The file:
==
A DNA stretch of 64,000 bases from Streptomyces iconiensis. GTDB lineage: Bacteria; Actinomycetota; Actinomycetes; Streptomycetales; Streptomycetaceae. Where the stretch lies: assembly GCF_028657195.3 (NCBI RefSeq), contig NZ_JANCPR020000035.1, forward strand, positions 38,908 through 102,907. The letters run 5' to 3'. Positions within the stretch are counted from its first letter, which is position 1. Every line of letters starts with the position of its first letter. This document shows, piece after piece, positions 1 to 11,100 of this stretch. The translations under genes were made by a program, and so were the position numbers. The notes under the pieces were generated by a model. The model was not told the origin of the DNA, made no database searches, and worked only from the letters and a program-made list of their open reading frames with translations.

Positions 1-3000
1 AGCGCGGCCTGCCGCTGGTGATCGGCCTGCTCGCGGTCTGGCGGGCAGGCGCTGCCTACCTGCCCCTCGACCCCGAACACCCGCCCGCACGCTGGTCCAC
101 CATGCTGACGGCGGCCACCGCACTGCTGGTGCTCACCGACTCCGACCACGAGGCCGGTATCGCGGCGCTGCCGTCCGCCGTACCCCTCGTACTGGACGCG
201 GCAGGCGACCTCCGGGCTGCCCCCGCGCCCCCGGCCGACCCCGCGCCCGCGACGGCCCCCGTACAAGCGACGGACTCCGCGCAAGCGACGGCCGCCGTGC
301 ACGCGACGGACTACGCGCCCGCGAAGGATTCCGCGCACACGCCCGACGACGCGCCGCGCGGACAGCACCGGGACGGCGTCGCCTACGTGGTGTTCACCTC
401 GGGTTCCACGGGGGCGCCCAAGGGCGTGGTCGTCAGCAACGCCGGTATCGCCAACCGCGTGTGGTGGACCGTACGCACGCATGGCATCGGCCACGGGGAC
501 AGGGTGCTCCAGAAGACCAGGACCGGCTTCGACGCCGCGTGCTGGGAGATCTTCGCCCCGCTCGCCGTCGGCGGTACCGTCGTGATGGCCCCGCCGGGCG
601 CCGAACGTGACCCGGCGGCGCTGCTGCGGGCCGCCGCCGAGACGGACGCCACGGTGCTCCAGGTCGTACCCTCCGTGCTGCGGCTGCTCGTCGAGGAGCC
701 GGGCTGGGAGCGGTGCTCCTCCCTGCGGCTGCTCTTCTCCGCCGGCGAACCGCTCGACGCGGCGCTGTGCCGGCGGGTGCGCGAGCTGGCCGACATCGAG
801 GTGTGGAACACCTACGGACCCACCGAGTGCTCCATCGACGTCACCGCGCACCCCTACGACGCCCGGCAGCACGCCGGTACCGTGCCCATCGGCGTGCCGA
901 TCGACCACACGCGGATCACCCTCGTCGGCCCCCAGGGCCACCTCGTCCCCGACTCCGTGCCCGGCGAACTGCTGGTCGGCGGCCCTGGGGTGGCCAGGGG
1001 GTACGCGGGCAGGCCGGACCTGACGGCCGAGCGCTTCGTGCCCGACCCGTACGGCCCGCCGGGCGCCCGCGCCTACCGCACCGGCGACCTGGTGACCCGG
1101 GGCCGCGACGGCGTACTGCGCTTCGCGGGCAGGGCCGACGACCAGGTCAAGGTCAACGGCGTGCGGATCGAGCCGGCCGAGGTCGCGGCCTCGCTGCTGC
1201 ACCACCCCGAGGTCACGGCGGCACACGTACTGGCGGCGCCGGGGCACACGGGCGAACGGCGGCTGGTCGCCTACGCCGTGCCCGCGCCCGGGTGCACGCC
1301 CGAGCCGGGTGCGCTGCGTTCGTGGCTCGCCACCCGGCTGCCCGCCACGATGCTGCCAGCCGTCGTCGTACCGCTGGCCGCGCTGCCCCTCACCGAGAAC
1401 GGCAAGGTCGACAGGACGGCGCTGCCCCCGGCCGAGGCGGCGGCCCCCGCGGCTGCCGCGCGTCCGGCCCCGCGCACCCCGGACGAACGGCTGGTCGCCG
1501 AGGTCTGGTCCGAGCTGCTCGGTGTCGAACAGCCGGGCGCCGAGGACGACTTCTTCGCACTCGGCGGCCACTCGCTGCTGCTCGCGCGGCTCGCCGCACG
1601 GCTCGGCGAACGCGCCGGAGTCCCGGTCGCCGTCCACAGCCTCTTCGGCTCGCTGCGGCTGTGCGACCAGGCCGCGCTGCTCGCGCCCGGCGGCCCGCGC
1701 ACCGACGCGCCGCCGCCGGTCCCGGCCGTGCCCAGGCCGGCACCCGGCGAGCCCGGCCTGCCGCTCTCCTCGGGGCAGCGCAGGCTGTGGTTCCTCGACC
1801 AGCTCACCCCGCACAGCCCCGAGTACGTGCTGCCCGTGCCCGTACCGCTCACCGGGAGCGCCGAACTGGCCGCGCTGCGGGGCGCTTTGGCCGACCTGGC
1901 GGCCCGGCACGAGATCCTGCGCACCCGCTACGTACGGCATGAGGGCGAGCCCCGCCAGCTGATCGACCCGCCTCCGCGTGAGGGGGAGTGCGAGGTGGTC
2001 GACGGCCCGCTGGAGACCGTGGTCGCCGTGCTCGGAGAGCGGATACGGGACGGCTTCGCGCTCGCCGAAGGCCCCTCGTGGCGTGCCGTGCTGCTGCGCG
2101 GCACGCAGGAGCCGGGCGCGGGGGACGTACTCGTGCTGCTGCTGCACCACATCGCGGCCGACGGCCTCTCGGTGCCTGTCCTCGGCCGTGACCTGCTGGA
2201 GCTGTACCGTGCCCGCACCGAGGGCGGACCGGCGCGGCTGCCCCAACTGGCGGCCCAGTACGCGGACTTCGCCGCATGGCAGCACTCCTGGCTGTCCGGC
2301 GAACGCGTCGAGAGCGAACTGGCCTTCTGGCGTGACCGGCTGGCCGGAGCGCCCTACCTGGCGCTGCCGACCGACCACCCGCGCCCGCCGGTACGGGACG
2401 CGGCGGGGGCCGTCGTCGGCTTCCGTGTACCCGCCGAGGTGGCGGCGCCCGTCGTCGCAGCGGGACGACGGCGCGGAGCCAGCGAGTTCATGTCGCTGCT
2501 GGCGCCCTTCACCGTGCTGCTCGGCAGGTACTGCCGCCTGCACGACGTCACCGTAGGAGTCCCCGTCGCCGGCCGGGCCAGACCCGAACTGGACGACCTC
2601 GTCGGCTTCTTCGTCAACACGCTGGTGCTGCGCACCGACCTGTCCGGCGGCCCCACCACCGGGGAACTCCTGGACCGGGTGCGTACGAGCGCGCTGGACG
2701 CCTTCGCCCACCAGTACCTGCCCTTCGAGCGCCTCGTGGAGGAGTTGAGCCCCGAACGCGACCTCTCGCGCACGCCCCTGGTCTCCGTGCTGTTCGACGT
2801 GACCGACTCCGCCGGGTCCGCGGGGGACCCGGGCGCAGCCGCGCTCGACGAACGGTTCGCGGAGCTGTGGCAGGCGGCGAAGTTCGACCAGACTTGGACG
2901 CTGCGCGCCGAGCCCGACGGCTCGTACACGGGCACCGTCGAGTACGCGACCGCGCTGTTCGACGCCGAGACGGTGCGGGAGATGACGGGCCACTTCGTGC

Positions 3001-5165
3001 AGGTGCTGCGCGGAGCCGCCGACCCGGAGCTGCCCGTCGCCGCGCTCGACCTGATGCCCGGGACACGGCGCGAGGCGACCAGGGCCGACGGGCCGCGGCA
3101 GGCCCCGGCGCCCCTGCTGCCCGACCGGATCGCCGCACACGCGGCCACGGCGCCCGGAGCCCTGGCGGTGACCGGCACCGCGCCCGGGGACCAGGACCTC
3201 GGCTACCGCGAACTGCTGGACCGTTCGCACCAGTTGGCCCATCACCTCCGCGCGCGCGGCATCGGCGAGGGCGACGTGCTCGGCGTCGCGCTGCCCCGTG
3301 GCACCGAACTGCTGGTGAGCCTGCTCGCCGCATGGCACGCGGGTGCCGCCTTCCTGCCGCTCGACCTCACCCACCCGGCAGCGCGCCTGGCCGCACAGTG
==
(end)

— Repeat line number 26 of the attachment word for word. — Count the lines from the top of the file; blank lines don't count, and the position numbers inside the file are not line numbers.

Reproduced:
2301 GAACGCGTCGAGAGCGAACTGGCCTTCTGGCGTGACCGGCTGGCCGGAGCGCCCTACCTGGCGCTGCCGACCGACCACCCGCGCCCGCCGGTACGGGACG